Chagos Archipelago sovereignty dispute

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Republic of Mauritius including islands claim by the country

Sovereignty over the Chagos Archipelago is disputed between Mauritius and the United Kingdom. The Constitution of Mauritius states that the Outer islands of Mauritius includes the islands of Mauritius, Rodrigues, Agaléga, Cargados Carajos and the Chagos Archipelago, including Diego Garcia and any other island comprised in the State of Mauritius.[1] The Government of the Republic of Mauritius has stated that it does not recognise the British Indian Ocean Territory which the United Kingdom created by excising the Chagos Archipelago from the territory of Mauritius prior to its independence and reiterates that the Chagos Archipelago including Diego Garcia forms an integral part of the territory of Mauritius under both Mauritian law and international law.[2]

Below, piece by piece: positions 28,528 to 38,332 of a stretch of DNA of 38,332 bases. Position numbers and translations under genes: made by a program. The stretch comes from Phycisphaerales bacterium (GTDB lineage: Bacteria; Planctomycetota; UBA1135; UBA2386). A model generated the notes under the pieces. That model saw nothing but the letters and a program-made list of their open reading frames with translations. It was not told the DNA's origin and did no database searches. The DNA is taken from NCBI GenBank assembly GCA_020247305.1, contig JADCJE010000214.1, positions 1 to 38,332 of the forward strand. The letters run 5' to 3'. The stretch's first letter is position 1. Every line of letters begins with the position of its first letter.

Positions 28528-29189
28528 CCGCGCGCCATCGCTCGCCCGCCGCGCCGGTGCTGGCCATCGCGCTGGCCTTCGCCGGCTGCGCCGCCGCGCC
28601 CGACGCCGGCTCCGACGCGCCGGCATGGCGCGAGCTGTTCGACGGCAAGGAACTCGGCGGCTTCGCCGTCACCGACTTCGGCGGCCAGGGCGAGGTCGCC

In 1965, the United Kingdom split the Chagos Archipelago from Mauritius and the islands of Aldabra, Farquhar and Desroches from the Seychelles to form the British Indian Ocean Territory. The islands were formally established as an overseas territory of the United Kingdom on 8 November 1965. On 23 June 1976, Aldabra, Farquhar and Desroches were returned to Seychelles as a result of its attaining independence.